Background: The dynamic effects of duty events on the blood pressure (BP) and heart rate variability (HRV) of physicians on duty are unknown.
Methods: A study was conducted among 12 physicians on night duty. BP and HRV with and without the effect of a duty event were compared. The risk of higher BP and impaired HRV after a phone call were calculated.
Results: Physicians had higher mean BP (122.4 ± 11.1; 76.9 ± 7.1 mmHg) within 30 min after a phone calls than without a phone call (113.5 ± 5.3; 69.0 ± 3.8) and higher sympathetic tone (low frequency normalized units (LFnu) 68.5 ± 8.9; high frequency normalized units (HFnu) 27.7 ± 8.7) within 10 min of a phone call than without a phone call (62.9 ± 8.51; 33.5 ± 8.4). Elevated BP and sympathetic tone recovered to baseline levels 30 min after a phone call.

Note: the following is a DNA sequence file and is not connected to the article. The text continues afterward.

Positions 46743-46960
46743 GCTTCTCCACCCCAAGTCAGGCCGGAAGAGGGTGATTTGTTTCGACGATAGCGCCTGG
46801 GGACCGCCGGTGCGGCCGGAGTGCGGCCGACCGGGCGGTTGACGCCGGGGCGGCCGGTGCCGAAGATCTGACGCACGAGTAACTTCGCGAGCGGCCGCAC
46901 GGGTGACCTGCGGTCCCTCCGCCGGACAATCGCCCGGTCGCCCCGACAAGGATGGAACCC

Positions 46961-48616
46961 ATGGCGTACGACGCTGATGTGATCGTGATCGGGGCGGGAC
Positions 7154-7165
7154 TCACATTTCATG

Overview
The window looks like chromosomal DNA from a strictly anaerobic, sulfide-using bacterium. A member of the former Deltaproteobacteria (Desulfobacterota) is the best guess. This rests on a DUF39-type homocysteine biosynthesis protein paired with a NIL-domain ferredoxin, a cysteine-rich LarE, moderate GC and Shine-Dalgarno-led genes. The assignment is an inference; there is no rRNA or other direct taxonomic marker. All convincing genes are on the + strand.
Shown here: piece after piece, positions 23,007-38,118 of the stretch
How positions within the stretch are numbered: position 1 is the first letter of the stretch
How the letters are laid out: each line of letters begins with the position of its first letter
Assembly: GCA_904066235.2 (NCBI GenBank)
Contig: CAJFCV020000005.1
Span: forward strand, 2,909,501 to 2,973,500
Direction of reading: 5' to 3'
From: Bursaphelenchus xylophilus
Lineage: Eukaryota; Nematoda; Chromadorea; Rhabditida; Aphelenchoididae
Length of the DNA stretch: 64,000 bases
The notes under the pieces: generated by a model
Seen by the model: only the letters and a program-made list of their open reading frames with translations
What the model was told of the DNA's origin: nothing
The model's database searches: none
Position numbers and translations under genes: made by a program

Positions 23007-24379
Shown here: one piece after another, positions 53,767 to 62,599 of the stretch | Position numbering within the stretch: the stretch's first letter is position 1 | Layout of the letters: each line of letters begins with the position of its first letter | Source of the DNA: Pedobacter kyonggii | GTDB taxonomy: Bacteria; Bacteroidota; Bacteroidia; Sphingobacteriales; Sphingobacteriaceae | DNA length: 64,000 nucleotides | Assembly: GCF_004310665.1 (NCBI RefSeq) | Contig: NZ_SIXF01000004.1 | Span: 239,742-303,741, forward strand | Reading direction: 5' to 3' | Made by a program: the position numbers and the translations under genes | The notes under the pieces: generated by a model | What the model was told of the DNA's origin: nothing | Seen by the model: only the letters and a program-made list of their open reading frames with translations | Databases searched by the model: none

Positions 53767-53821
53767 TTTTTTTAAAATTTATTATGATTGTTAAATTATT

Conclusions: Among physicians on night duty, sympathetic tone and BP might be elevated by clinical events, and these effects last for 30 min.
Keywords: blood pressure; clinical events; heart rate variability; physician; quasi-experimental study.
© 2018 Wiley Periodicals, Inc.